What if my partner won't use condoms?

When you have sex, both of you are responsible for your sexual health – protecting yourselves against pregnancy and sexually transmitted infections (STIs).

Some people think it's acceptable to pressure their partner into having sex without a condom. It's not.

People might have several reasons for not wanting to use one. Dr Petra Boynton, agony aunt and psychologist, has heard them all before. In this article, she responds to the most common excuses to give you the confidence to insist on using a condom.

You can read the whole article or click on the links to go straight to the relevant section.

'I don't need a condom – I'm healthy. I haven't got any infections'

'I don't want to wear a condom – I like it natural'

'I can't be bothered using a condom'

'I don't like using condoms'

'I can't wear a condom – I lose sensitivity'

'I forgot to use a condom' 

'I can't wear a condom – it affects my performance'

'I can't wear a condom – they hurt. They're too small'

'I can't wear a condom – putting it on ruins the moment'

'I don't need a condom – I'm sterile' 

'I can't wear a condom – I've got no change for the machine'

'I don't need a condom – we've been seeing each other for a while'

'I can't wear a condom – I'm allergic to them' 

'I don't need a condom – I'm healthy'

It doesn't matter how healthy and fit you are: if you have unprotected sex, you're at risk of catching an STI and dealing with an unwanted pregnancy.

It's easy to think it won't happen to you, but it can.

Each year in Scotland around:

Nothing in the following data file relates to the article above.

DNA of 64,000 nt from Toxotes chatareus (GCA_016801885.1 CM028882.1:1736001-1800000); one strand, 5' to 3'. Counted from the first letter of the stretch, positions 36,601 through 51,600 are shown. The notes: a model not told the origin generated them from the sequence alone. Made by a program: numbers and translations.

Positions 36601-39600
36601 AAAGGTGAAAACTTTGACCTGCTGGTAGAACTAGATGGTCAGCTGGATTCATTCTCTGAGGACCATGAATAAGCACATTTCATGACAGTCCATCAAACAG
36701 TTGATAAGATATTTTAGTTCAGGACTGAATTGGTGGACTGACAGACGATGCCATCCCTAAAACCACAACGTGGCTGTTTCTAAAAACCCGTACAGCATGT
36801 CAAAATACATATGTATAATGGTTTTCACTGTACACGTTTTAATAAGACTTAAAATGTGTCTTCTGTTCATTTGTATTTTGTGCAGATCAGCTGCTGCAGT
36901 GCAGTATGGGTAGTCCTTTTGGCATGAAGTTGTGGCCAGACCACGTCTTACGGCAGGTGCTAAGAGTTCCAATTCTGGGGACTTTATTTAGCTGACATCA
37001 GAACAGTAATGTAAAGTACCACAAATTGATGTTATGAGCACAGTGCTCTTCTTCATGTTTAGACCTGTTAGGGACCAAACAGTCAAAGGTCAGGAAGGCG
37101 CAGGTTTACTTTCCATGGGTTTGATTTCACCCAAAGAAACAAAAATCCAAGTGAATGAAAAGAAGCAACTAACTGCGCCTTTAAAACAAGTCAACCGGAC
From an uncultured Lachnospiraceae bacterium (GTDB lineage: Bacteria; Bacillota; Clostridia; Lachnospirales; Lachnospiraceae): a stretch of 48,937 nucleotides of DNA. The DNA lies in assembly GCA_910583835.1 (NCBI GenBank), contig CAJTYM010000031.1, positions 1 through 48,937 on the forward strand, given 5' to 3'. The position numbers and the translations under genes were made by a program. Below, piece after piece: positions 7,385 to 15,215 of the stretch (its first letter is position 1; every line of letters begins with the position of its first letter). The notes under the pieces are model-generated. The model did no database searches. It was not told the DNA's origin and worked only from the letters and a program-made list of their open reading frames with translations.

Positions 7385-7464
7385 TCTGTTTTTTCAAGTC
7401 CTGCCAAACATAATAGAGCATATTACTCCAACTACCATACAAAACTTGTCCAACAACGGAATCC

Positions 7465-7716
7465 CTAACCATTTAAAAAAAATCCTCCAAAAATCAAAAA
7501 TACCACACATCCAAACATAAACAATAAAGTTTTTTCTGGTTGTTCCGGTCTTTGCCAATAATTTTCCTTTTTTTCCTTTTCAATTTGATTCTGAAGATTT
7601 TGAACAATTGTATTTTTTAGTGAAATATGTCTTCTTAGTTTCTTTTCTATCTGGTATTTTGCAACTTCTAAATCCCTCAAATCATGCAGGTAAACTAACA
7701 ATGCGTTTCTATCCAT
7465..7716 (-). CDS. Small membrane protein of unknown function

• 18,500 cases of genital chlamydia are diagnosed
  • 188 cases of infectious syphilis cases are reported
  • 367 cases of HIV infection are reported

You can't tell whether someone's got an infection by looking at them.

You or your partner may not realise that you have an STI because many people have no noticeable symptoms – around 70% of women with chlamydia and 50% of men with chlamydia don't have symptoms. Just because you can't see any obvious symptoms, such as sores or warts, it doesn't mean you're free from STIs.

'I don't want to wear a condom – I like it natural'

Sex with a condom can feel natural – you can try superfine condoms. Some men find using a condom can make their erections last longer. Having sex without a condom may seem natural, but it puts you and your partner(s) at risk of infection. Using a condom protects against unwanted pregnancies and STIs.

'I don't want to wear a condom – I can't be bothered'

You can get contraception at:

  • most GP surgeries
  • community contraception clinics
  • some GUM clinics
  • sexual health clinics
  • some young people's services

Your response to this should be: "If you can't be bothered to use a condom, then I can't be bothered to have sex with you."

Using a condom is easier than having to visit a genitourinary medicine (GUM) clinic to treat an STI, which may have unpleasant symptoms.

It's easy to get into the habit of not using a condom and to think unprotected sex won't give you an infection or result in pregnancy. But condoms don't just cut the risk of pregnancy or infections: try a coloured condom for some fun, a textured condom for extra sensation, or a flavoured condom for oral sex.

'I don't want to wear a condom – I don't like them'

Some people don't like condoms because they've had a bad experience with them in the past. Perhaps they couldn't keep an erection with a condom on, or they found them difficult to use. Other people are told that they shouldn't like condoms, so they never try them.

There are plenty of brands that offer a variety of condoms to suit your needs. You can both get involved in putting the condom on so it becomes part of having sex together.

There are textured, flavoured and coloured condoms, condoms that make you and your partner tingle or feel hot, condoms that make you look bigger or help you stay erect longer. All these condoms protect you from STIs and unwanted pregnancy.

'I don't want to wear a condom – I lose sensitivity'